Based on Indonesia’s 2009 New Mining Law, mining companies in Indonesia have not been allowed to export mineral ore since January 2014. Instead, these miners are required to add value (extract the valuable element via smelting). However, as Indonesia’s smelting capacity was insufficient at the start of 2014 (and still is insufficient), some miners - including Newmont Nusa Tenggara and Freeport Indonesia - were allowed to resume exports of unprocessed minerals provided that they would agree and comply with specific requirements (a full ban on mineral ore exports will come into effect in 2017). One of these requirements was that the miner would establish smelting facilities (by themselves or by teaming up with another miner) and would provide evidence to the government regarding the progress made with the development of these facilities. If progress is satisfying then Indonesia’s Energy and Mineral Resources Ministry’s Mineral and Coal Directorate General issues a recommendation, needed to obtain a six-month export permit.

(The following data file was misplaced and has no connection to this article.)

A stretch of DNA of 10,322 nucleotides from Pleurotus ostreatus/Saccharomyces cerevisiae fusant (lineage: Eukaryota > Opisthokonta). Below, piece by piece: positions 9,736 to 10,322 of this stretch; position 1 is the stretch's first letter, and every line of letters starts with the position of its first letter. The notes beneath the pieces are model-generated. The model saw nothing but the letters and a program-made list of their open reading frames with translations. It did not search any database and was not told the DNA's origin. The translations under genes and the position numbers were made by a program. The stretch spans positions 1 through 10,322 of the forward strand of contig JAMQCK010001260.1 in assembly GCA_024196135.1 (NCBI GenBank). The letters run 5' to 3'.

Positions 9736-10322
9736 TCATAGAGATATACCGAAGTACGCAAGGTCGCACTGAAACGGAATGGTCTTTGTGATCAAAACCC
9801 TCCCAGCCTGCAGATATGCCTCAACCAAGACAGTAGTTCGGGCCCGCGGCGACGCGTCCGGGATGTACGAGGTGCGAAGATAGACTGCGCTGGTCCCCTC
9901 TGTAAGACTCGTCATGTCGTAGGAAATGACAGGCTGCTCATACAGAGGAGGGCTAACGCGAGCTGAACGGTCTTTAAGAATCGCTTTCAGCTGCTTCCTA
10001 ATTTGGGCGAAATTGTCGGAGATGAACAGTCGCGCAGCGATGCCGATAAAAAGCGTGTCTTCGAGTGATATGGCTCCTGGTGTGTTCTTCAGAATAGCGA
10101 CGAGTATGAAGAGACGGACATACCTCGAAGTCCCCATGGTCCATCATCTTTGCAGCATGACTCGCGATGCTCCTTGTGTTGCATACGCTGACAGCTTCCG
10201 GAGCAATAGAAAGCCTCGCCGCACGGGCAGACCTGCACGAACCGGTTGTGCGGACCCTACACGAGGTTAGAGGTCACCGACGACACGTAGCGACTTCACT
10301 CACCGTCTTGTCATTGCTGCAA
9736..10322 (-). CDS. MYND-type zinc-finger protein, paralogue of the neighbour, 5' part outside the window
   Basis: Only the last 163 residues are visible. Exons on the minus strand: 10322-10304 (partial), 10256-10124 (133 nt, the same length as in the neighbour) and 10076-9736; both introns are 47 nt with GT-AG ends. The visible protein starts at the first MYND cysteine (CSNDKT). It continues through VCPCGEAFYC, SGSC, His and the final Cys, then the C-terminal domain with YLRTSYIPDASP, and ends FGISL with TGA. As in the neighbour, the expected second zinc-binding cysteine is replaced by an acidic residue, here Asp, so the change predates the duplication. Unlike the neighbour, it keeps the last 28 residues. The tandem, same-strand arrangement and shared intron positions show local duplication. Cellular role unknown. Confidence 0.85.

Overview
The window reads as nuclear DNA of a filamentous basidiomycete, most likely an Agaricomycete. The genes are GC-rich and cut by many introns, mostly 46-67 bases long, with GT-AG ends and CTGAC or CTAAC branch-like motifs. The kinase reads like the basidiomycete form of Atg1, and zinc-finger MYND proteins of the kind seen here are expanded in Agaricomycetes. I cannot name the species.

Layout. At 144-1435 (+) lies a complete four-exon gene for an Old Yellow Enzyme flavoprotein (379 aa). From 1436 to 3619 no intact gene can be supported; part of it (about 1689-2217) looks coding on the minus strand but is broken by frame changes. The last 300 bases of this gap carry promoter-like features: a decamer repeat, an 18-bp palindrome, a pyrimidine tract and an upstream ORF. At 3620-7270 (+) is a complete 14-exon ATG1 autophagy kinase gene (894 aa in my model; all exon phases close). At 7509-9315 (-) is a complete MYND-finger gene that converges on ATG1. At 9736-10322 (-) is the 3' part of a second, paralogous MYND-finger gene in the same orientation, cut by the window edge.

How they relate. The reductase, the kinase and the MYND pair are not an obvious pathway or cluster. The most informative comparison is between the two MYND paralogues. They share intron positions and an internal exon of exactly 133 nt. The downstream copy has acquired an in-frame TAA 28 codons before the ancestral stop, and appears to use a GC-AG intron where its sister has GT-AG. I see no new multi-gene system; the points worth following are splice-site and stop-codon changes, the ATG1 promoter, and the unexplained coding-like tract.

Last year, Newmont Nusa Tenggara announced that it had signed a memorandum of understanding (MoU) with Freeport Indonesia (the local unit of US-based Freeport McMoran Inc) for the development of smelting facilities in Indonesia. However, there have been no updates regarding this partnership. Last Friday (18/09), Newmont spokesman Ruby Purnomo said the company tries to fulfill all government requirements in order to extend the export permit but he declined to respond to local reporters’ questions about the fate of the MoU with Freeport Indonesia.

Newmont Nusa Tenggara produces approximately 350,000 tons of copper concentrate per year. About 30 percent of production is sent to a smelter located in Gresik (East Java), while the remaining (unprocessed) output is exported abroad. Domestic absorption of Newmont’s copper output is low and therefore a (temporary) stop to exports will impact heavily on production.

Both Freeport Indonesia and Newmont Nusa Tenggara were allowed to resume copper concentrate exports in the second half of 2014 after successfully renegotiating their contracts with the Indonesian government. While Freeport Indonesia quickly decided to cooperate with authorities, Newmont Nusa Tenggara almost filed for international arbitration in mid-2014 as the 2009 New Mining Law was not in line with the previously existing contracts. Arbitration would have made the company's long-term future in Indonesia highly uncertain.